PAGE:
Review: Paranoid Void – “02”

Wow! Just wow. The new Paranoid Void EP – which hides behind the dubiously simple title of 02, out online this week – will knock you right off your feet and out of yr winter blues. This is, without rival, the best math-rock of 2019; in a year where Ian Williams and BATTLES released a new full-length, that’s saying an awful lot.

For the uninitiated, Paranoid Void is a trio of young female musicians from Osaka, Japan that craft oft-frenetic math-rock with blistering precision and fluidity. While some post- and math-rock acts have weak links – “Yeah, the guitar’s great, but the bass is pretty derivative, etc etc” – every player in Paranoid Void is a master at the top of their game. As the group darts from one fossil-record-textured passage to the next, you’ll start to wonder where to center your ears. (My advice: just let it wash over you.)

02 picks up where May’s 01 EP left off, with the viscous riffing of “Ukiyo.” Guitarist Meguri, who wrote “Ukiyo,” flashes six-string tones similar to Mylets’ Arizona (think icicle-frost reverb) though she fits 10 notes where Mylets fit one or two. How drummer Mipow, who works the hi-hat and snare admirably in off-kilter pitter-patter, manages to anchor this stuff is totally beyond me. And Yu-Ki is a beast on the bass, bending notes and adding depth and frothing angularity in a way that suggests the trio have studied contemporary modes of avant-jazz as much as they have math-rock. In short: if you thought Don Caballero 2 walked the line between jazz and rock phrasings, you ain’t heard nothing yet.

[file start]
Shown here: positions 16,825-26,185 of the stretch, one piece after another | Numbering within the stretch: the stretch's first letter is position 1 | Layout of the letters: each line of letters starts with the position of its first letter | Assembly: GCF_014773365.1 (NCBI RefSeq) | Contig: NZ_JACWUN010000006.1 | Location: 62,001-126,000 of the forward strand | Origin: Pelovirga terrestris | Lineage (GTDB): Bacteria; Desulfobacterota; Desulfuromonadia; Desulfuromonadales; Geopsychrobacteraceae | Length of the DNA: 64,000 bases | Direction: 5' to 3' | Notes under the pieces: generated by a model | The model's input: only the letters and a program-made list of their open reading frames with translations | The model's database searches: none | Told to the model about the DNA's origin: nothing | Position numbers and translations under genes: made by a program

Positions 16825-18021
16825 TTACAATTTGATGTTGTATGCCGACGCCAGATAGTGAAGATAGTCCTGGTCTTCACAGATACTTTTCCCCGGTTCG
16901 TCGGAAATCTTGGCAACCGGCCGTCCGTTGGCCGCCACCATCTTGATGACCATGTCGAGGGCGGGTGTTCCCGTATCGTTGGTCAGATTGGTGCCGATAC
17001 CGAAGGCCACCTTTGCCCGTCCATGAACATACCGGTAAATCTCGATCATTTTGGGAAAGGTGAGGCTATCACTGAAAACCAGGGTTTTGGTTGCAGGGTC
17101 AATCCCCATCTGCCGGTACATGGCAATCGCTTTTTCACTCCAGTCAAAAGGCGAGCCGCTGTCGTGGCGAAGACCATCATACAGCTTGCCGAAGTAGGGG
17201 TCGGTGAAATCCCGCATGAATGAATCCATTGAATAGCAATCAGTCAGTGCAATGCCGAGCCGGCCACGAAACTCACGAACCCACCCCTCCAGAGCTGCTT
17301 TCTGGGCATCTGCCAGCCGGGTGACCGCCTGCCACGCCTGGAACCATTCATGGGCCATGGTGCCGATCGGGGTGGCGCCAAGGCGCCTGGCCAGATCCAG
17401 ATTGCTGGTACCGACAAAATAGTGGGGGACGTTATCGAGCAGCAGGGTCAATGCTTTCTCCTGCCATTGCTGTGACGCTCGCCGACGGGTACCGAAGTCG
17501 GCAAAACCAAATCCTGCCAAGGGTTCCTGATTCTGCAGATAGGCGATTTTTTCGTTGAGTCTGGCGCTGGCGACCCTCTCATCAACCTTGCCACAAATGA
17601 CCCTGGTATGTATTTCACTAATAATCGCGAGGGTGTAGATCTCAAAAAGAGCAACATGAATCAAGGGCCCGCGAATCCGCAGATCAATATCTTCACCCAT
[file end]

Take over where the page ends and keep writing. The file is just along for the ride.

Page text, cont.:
The second song – which translates to “A Lakeside,” if Google is to be believed – turns down the boil a bit, and flashes occasional reference to second-wave math-rock like Reno’s Rob Ford Explorer, though Mipow often one-ups Explorer’s Greg Lewis in the percussion department. Here, again, the bass is a slithery thing, weaving serpent-like between blades of guitar-grass more than laying down a thick foundation. The song closes with a repeating motif on a guitar that sounds like it’s stumbling down a glass staircase; it can be downright frightening how evocative this stuff is.

The group is damn efficient and apparently has gotten word of that, too. On its website, the band posts a one-shot video of a live take performed in an empty warehouse, almost as if to prove these miracles are being captured sans overdubs. Mind-blowing, and true.

Word is the trio is launching its first U.S. tour in January and February – that’s can’t-miss stuff if it comes to your neighborhood. Now, I could go on waxing poetic about these two songs ‘til New Years (or longer) or you could go out and download the damned thing. Your call. – Justin Vellucci, MusicTAP, Dec. 27, 2019


About the author

Justin Vellucci is a staff writer for PopMatters, Spectrum Culture, and MusicTAP, a contributor to Pittsburgh Current, and a former staffer for Popdose, Punk Planet and Delusions of Adequacy. His music writing has appeared in national magazines such as American Songwriter, alt-pubs like The Brooklyn Rail, Pittsburgh CityPaper and San Diego CityBeat, blogs Swordfish, Punksburgh and Linoleum, and the Gannett magazine Jetty. He lives in Pittsburgh.